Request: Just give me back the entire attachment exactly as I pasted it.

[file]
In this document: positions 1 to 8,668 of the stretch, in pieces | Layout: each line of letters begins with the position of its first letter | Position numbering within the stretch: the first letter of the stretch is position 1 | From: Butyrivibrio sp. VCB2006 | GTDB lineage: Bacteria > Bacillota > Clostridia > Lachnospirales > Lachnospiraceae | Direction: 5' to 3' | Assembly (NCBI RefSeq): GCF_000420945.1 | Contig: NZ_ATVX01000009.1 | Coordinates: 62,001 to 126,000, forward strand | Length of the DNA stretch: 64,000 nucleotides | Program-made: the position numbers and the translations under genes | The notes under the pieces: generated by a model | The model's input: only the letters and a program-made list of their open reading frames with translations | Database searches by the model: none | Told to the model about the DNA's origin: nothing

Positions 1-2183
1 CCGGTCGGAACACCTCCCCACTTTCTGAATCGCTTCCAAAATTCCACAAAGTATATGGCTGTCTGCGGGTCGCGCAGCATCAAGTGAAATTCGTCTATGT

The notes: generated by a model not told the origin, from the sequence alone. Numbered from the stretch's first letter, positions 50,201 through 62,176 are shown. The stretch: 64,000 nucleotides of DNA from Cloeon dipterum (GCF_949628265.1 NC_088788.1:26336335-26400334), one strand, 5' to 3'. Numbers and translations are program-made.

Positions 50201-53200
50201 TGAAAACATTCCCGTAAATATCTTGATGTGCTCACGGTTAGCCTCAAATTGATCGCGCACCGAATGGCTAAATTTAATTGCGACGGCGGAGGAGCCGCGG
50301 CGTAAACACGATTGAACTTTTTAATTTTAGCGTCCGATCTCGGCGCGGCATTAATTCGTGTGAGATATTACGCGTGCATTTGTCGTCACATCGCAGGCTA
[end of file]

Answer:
In this document: positions 1 to 8,668 of the stretch, in pieces | Layout: each line of letters begins with the position of its first letter | Position numbering within the stretch: the first letter of the stretch is position 1 | From: Butyrivibrio sp. VCB2006 | GTDB lineage: Bacteria > Bacillota > Clostridia > Lachnospirales > Lachnospiraceae | Direction: 5' to 3' | Assembly (NCBI RefSeq): GCF_000420945.1 | Contig: NZ_ATVX01000009.1 | Coordinates: 62,001 to 126,000, forward strand | Length of the DNA stretch: 64,000 nucleotides | Program-made: the position numbers and the translations under genes | The notes under the pieces: generated by a model | The model's input: only the letters and a program-made list of their open reading frames with translations | Database searches by the model: none | Told to the model about the DNA's origin: nothing

Positions 1-2183
1 CCGGTCGGAACACCTCCCCACTTTCTGAATCGCTTCCAAAATTCCACAAAGTATATGGCTGTCTGCGGGTCGCGCAGCATCAAGTGAAATTCGTCTATGT

The notes: generated by a model not told the origin, from the sequence alone. Numbered from the stretch's first letter, positions 50,201 through 62,176 are shown. The stretch: 64,000 nucleotides of DNA from Cloeon dipterum (GCF_949628265.1 NC_088788.1:26336335-26400334), one strand, 5' to 3'. Numbers and translations are program-made.

Positions 50201-53200
50201 TGAAAACATTCCCGTAAATATCTTGATGTGCTCACGGTTAGCCTCAAATTGATCGCGCACCGAATGGCTAAATTTAATTGCGACGGCGGAGGAGCCGCGG
50301 CGTAAACACGATTGAACTTTTTAATTTTAGCGTCCGATCTCGGCGCGGCATTAATTCGTGTGAGATATTACGCGTGCATTTGTCGTCACATCGCAGGCTA